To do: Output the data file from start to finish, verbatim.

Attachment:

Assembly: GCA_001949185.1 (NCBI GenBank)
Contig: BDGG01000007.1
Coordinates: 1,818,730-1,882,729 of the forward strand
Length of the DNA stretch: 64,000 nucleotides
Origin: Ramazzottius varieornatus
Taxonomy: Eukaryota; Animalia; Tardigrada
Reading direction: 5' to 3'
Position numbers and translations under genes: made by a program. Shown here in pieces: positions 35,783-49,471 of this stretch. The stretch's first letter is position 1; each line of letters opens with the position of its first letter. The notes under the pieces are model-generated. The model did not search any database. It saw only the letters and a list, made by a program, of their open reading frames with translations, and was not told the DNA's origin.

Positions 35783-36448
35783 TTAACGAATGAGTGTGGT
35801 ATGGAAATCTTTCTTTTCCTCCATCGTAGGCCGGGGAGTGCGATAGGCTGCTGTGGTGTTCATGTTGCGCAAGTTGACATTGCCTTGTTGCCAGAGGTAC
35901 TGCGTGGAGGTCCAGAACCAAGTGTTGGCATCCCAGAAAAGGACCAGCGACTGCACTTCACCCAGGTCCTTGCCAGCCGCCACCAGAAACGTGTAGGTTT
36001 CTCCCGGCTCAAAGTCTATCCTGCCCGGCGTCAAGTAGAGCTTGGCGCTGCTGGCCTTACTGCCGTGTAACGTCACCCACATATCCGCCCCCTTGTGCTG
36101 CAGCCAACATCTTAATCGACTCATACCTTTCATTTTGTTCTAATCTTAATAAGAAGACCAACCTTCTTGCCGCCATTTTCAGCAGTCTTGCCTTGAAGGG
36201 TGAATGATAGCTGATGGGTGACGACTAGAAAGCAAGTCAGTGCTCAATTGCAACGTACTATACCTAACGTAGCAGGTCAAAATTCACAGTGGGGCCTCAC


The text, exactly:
Assembly: GCA_001949185.1 (NCBI GenBank)
Contig: BDGG01000007.1
Coordinates: 1,818,730-1,882,729 of the forward strand
Length of the DNA stretch: 64,000 nucleotides
Origin: Ramazzottius varieornatus
Taxonomy: Eukaryota; Animalia; Tardigrada
Reading direction: 5' to 3'
Position numbers and translations under genes: made by a program. Shown here in pieces: positions 35,783-49,471 of this stretch. The stretch's first letter is position 1; each line of letters opens with the position of its first letter. The notes under the pieces are model-generated. The model did not search any database. It saw only the letters and a list, made by a program, of their open reading frames with translations, and was not told the DNA's origin.

Positions 35783-36448
35783 TTAACGAATGAGTGTGGT
35801 ATGGAAATCTTTCTTTTCCTCCATCGTAGGCCGGGGAGTGCGATAGGCTGCTGTGGTGTTCATGTTGCGCAAGTTGACATTGCCTTGTTGCCAGAGGTAC
35901 TGCGTGGAGGTCCAGAACCAAGTGTTGGCATCCCAGAAAAGGACCAGCGACTGCACTTCACCCAGGTCCTTGCCAGCCGCCACCAGAAACGTGTAGGTTT
36001 CTCCCGGCTCAAAGTCTATCCTGCCCGGCGTCAAGTAGAGCTTGGCGCTGCTGGCCTTACTGCCGTGTAACGTCACCCACATATCCGCCCCCTTGTGCTG
36101 CAGCCAACATCTTAATCGACTCATACCTTTCATTTTGTTCTAATCTTAATAAGAAGACCAACCTTCTTGCCGCCATTTTCAGCAGTCTTGCCTTGAAGGG
36201 TGAATGATAGCTGATGGGTGACGACTAGAAAGCAAGTCAGTGCTCAATTGCAACGTACTATACCTAACGTAGCAGGTCAAAATTCACAGTGGGGCCTCAC